ECHO-Chicago: Urinary Incontinence in Primary Care-Summer 2022
Non-surgical treatment, including behavioral interventions or pharmacotherapy, is usually effective, but recognition in health care settings and evidence-based care for this condition remains suboptimal. In fact, only half of the estimated 40% of Medicare beneficiaries with UI who have spoken to a physician receive treatment. Treatment in primary care, with system support and availability of specialty care, has great potential. Unfortunately, a variety of patient, provider, and system-level barriers result in under-diagnosis and suboptimal management.
ECHO-Chicago in partnership with UI specialists and primary care physicians from University Hospitals Cleveland Medical Center Urology Institute has put together this series to increase the workforce capacity of nurse navigators and primary care physicians who are working with medically complex individuals with urinary incontinence. Funding from AHRQ will support planning and implementation of the UI series. The series is comprised of eight one hour-long sessions that will be facilitated by a team of subject matter experts. Sessions will consist of short didactic presentations (~20-30 minutes), followed by participant-led case presentations (new and follow-up cases). This structure, modeled after medical rounds, allows participants to apply the knowledge gained and openly discuss the real-world challenges of implementing recommended best practices. Through these discussions, the series facilitators and participants draw on their own experience to support each other and share strategies that they have found to be successful in navigating barriers.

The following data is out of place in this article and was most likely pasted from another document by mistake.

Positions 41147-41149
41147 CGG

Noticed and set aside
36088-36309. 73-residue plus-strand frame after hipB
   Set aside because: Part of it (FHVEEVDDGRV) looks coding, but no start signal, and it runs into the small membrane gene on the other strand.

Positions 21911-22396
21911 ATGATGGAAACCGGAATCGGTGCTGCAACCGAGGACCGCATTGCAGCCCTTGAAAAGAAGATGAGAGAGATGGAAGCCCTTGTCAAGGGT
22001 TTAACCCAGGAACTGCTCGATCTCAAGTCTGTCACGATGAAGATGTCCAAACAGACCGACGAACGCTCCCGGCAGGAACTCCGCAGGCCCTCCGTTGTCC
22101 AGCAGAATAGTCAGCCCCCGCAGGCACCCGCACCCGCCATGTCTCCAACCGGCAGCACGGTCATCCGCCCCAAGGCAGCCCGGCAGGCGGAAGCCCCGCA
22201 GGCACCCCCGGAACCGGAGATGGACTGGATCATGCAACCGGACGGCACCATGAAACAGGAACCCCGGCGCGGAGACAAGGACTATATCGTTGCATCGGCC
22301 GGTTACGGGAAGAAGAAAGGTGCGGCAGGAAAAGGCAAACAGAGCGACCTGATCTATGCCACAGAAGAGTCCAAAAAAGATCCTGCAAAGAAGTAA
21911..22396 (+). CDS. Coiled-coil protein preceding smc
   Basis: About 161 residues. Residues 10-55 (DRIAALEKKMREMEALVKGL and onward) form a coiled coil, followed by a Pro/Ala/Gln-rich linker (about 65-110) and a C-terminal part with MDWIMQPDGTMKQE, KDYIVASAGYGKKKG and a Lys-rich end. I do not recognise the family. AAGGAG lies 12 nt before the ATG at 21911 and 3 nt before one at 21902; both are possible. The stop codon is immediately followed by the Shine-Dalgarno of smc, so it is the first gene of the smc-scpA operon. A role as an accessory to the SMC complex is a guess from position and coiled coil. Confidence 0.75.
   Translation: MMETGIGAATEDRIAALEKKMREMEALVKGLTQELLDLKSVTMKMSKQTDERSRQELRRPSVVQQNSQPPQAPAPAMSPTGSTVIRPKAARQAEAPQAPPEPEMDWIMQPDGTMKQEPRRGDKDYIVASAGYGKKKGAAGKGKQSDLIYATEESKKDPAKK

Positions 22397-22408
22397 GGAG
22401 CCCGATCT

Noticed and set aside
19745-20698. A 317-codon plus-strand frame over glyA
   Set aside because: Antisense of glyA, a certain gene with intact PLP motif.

The goal of this activity is to increase the workforce capacity of nurse navigators and primary care physicians working with medically complex individuals with urinary incontinence.
At the conclusion of this activity, participants will be able to:
- Define urinary incontinence (UI), its causes, types and prevalence;
- Describe the basic office evaluation of UI;
- Discuss how to manage UI using behavioral therapy like bladder diary and bladder training;
- Define third-line overactive bladder (OAB) treatment, its indications and contraindications, and treatment options;
- State how physical therapy can be used to manage UI;
- Identify advanced management techniques for OAB, including onabotulinumtoxinA, percutaneous tibial nerve stimulation, and neural stimulation therapy;
- Name surgical management techniques for stress UI, including bulking and slings;
- Recognize a complex patient that is a good candidate for early referral.
Agenda subject to change.
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The University of Chicago reserves the right to cancel or postpone this conference due to unforeseen circumstances. In the unlikely event this activity must be cancelled or postponed, the registration fee will be refunded; however, The University of Chicago is not responsible for any related costs, charges, or expenses to participants, including fees assessed by airline/travel/lodging agencies.
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